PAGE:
Afternoon sessions will feature information about nutrigenomics, a new and controversial area of nutrition in which attempts are made to uniquely tailor one’s diet to specific aspects of genetic makeup. Participants in the afternoon session will hear discussion on whether broad-scale dietary recommendations are effective at lowering disease risk or if measurements of individual genetic differences to personalize diets would achieve better outcomes. Interactions between genetics and nutrients within individuals and the role nature vs. nurture plays in these interactions will be discussed, along with the possibility of using nutrigenomics in promoting health. A panel discussion with presenters will follow.
Friday sessions will focus on the nutritional quality of breast milk for infants, the benefits to the mother’s health, challenges to successful breast feeding and strategies to increase breast feeding in the United States. The day will conclude with a panel discussion.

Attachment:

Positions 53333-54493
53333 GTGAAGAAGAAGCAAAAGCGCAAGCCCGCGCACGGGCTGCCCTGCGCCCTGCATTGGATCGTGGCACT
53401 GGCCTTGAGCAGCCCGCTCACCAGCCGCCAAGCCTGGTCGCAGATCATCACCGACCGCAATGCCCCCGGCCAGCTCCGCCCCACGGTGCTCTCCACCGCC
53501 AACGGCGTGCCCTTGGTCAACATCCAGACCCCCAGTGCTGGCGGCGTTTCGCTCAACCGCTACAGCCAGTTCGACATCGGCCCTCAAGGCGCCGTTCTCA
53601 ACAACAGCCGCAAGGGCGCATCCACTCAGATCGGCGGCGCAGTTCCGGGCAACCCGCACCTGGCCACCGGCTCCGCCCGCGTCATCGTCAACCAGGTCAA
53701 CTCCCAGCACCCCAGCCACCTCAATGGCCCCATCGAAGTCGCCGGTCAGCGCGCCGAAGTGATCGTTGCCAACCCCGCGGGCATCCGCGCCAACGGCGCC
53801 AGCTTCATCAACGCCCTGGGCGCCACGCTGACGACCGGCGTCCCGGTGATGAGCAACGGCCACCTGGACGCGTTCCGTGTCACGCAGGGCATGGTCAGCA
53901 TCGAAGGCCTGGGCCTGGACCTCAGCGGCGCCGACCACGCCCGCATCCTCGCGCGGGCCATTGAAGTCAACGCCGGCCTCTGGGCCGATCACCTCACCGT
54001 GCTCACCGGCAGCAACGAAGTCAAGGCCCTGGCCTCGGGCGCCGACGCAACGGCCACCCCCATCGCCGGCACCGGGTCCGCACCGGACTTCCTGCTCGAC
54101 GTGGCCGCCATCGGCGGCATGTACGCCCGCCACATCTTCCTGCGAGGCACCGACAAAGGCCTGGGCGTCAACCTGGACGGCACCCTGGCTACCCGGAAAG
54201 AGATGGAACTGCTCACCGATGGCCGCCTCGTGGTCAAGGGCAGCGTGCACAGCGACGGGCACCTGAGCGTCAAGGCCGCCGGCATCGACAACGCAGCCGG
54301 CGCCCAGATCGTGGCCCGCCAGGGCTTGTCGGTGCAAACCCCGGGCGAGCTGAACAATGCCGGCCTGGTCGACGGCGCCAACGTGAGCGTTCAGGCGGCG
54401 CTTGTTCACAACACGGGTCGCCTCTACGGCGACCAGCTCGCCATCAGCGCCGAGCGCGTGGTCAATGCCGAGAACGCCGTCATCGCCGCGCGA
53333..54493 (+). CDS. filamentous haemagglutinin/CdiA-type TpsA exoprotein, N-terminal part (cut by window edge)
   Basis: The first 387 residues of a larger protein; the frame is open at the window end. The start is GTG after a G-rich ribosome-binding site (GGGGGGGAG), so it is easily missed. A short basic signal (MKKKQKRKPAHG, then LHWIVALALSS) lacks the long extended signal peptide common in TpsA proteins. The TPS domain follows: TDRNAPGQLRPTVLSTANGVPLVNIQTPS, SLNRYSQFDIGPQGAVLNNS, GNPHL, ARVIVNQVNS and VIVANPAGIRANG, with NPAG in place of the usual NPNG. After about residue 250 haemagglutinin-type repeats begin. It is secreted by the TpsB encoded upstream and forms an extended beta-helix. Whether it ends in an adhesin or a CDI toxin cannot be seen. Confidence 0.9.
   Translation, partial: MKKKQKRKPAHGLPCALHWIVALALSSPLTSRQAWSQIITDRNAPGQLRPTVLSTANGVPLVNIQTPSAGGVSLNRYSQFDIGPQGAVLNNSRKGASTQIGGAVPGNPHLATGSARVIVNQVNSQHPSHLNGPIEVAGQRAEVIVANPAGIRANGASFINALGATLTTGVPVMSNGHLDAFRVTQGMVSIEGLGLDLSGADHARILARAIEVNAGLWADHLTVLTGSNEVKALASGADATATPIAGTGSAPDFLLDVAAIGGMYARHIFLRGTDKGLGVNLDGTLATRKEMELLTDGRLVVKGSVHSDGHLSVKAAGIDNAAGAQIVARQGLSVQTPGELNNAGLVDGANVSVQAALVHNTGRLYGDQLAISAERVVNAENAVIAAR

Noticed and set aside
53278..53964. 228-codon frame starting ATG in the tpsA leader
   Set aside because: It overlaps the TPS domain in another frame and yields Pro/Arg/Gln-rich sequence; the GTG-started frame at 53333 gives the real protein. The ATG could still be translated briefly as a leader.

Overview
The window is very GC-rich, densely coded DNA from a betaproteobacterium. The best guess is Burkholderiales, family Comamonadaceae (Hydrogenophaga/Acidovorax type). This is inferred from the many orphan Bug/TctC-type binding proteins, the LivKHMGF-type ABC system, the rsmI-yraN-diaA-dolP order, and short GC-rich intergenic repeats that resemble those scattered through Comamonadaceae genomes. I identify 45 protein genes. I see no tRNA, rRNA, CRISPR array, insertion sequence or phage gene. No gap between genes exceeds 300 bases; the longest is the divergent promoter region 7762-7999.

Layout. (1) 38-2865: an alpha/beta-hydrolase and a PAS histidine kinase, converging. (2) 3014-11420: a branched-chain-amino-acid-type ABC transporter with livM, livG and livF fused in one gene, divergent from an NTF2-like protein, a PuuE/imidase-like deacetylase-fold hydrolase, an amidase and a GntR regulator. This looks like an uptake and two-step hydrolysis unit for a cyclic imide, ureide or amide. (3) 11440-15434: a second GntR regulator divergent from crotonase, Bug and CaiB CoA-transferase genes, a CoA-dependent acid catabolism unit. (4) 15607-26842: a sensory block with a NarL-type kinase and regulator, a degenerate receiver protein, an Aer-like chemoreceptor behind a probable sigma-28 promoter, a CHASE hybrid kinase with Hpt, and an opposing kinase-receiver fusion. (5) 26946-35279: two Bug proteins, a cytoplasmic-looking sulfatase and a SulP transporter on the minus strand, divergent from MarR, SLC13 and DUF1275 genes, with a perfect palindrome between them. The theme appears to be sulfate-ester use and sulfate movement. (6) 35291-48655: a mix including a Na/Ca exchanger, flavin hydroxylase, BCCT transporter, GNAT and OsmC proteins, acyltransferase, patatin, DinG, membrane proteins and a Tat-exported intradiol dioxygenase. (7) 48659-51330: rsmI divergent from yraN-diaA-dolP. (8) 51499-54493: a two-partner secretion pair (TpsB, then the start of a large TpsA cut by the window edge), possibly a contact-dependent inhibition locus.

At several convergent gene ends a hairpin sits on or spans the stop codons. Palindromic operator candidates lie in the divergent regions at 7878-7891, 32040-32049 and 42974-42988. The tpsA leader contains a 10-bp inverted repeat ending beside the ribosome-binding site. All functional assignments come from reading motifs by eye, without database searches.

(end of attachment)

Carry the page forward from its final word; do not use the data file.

The annual Lillian Fountain Smith Conference for Nutrition Educators draws health professionals from around the nation because of its outstanding reputation among nutrition researchers and professionals.
"Exciting new science combining nutrition and genetics may provide significant assistance to people who currently struggle with serious health issues," said Chris Melby, chair of the Department of Food Science and Human Nutrition. "Experts also continue to make great scientific strides in discovering new information related to epidemiology and exercise and diet, as well as the importance of breast feeding. We’re excited to share this information with professionals who work directly with individuals and who provide health education through numerous avenues.